There was a change in the oyster lineup at this year’s Annual Milford Oyster Festival on Saturday, but most people seemed to slurp down the slippery shellfish without noticing.

The 30,000 oysters at this year’s event all came from Long Island Sound off Milford’s shoreline, unlike past years, where the East Coast Shellfish Growers Association brought oysters, about 20 varieties, from eight eastern states.

But this year the East Coast Shellfish Growers Association bowed out of the event, amicably and with plenty of notice, festival organizers said, explaining that the festival meant a lot of work for the association.

“It was a loss because we didn’t have oysters from all over,” said festival President Jay Pinto. But he said there were benefits too. All of this year’s oysters came from Milford’s own Briarpatch Enterprises, which got them in local waters. And since the association wasn’t involved in providing the oysters, more proceeds will go to the festival itself, which means more will go to the non-profit groups that the festival supports.

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The Oyster Festival committee was ready for the split, Pinto said, but there was at least one event that went by the wayside due to the association’s absence, the annual oyster shucking contest.

The shucking contest “requires a lot of volunteers,” explained Trisha Kozloski, who was overseeing the oyster tent at the festival Saturday.

The popular oyster eating contest was almost canceled, too, but in the end the committee decided it could be managed.

Rinie Bellamy, from Shallotte, N.C., a last-minute entry, won the contest, downing her oysters faster than the other contestants, including Milford Mayor Ben Blake and Dan German, who will challenge Blake in November for the mayoral seat.

Bellamy, who comes from a long line of oyster shuckers, was working with her mother at the festival shucking oysters when she heard talk about an oyster eating contest. She always wanted to enter one.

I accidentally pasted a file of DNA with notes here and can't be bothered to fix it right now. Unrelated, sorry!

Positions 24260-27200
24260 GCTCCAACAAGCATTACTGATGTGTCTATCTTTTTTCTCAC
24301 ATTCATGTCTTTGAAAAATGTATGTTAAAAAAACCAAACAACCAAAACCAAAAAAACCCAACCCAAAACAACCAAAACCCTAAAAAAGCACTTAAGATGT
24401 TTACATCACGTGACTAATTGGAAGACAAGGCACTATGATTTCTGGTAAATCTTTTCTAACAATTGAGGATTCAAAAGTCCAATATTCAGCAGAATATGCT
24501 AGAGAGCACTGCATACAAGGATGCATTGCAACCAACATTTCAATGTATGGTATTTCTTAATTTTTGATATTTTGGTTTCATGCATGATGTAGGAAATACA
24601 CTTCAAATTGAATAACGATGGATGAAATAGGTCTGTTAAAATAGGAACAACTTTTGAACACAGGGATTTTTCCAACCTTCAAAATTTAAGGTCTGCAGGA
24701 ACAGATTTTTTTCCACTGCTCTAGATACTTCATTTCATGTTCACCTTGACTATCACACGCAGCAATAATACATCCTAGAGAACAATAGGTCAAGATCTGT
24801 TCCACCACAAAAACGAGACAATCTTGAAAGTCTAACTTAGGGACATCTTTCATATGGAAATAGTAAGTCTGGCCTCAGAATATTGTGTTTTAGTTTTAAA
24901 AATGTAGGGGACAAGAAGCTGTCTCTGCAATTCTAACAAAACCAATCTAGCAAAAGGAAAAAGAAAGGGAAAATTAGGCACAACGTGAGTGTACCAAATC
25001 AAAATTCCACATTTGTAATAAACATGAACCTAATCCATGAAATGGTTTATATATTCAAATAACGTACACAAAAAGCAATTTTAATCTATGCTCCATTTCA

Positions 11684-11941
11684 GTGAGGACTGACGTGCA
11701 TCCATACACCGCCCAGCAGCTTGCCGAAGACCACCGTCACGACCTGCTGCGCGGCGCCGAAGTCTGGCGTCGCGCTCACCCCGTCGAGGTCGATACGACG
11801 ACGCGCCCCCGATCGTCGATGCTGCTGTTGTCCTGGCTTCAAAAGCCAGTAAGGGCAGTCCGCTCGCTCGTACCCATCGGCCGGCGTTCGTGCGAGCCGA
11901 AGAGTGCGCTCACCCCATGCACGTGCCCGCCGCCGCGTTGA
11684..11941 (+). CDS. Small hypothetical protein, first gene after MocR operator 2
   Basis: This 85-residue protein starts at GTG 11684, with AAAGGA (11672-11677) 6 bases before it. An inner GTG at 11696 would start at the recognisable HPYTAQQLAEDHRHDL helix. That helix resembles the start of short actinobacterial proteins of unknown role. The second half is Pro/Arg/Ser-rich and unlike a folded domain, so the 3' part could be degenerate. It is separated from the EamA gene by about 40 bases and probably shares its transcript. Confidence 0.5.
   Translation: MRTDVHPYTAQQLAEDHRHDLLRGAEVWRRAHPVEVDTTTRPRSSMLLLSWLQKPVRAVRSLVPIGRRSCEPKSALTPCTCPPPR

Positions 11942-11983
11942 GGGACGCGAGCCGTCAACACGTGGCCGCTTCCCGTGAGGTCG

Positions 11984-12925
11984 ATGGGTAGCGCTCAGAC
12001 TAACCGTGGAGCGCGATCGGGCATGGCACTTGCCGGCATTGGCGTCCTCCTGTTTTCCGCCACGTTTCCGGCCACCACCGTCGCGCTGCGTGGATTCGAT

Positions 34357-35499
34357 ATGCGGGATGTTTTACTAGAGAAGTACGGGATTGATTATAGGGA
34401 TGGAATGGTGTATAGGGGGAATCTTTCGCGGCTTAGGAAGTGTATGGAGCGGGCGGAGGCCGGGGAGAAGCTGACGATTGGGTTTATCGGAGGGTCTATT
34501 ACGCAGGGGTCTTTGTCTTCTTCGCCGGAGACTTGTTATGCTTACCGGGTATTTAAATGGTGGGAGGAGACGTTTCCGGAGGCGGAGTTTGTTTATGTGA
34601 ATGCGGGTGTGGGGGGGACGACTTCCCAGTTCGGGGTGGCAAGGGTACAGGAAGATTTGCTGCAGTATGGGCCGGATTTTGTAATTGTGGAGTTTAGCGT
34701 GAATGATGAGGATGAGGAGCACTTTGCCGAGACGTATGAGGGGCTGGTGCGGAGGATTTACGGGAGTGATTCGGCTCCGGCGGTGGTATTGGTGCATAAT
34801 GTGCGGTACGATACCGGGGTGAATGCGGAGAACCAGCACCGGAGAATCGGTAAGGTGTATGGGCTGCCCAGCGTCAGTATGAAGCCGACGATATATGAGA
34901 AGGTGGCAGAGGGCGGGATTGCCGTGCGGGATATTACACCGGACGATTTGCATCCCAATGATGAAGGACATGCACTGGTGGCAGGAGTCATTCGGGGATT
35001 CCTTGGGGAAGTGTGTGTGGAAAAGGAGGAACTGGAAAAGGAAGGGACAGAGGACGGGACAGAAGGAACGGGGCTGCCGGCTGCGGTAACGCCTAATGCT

“I love oysters,” Bellamy said. “When I heard, I said, ‘Can I enter?’”

The star of the day, however, in addition to the crowd-drawing bands, was the Briar Blue, which is Briarpatch’s ‘Blue Point-esque’ oyster, “wild born but cultivated on a private lease,” explained Ben Goetsch, sales manager for Briarpatch.

The company spent 2.5 days gathering the 30,000 Briar Blue oysters for the event.

Brian Yarmosh, director of marine operations for Briarpatch, said all the oysters for the festival came from the company’s “cage program,” cages in which the oysters grow and are then hauled to an awaiting boat. These particular cages were in the waters off Charles Island.

Oyster eaters didn’t seem to care that their selection was limited to one type of oyster.

Guy Raymond, from Brookfield, said he had no qualms about the limited variety.

“These are really good,” he said as he worked on a plate of oysters Saturday.

Pete Ward from Newtown said the oysters were “very sweet,” and because they were all different sizes, he didn’t know they were all the same kind anyway.

“They all had a really nice flavor,” Ward said.

Tom and Cindy Makara from Bristol agreed. The oysters were good, and that’s all that mattered.

It says a lot about the popularity of the oyster festival that the committee members were able to smoothly transition from getting a lot of help from the shellfish association to handling the oysters themselves, said Paula Smith, a former Oyster Festival Committee president. The shuckers from past years wanted to come back, and key volunteers returned too, Smith said, making the transition easier.

In addition to oysters and clams, there was the classic car show, music, with this year’s headliner Extreme, which drew a huge crowd, a children’s stage and many arts and craft vendors and non-profit organizations.

Police Chief Keith Mello estimated the crowd at about 40,000, and as of late afternoon, as the festival rolled toward a close, Mello said all had gone well and no incidents had been reported.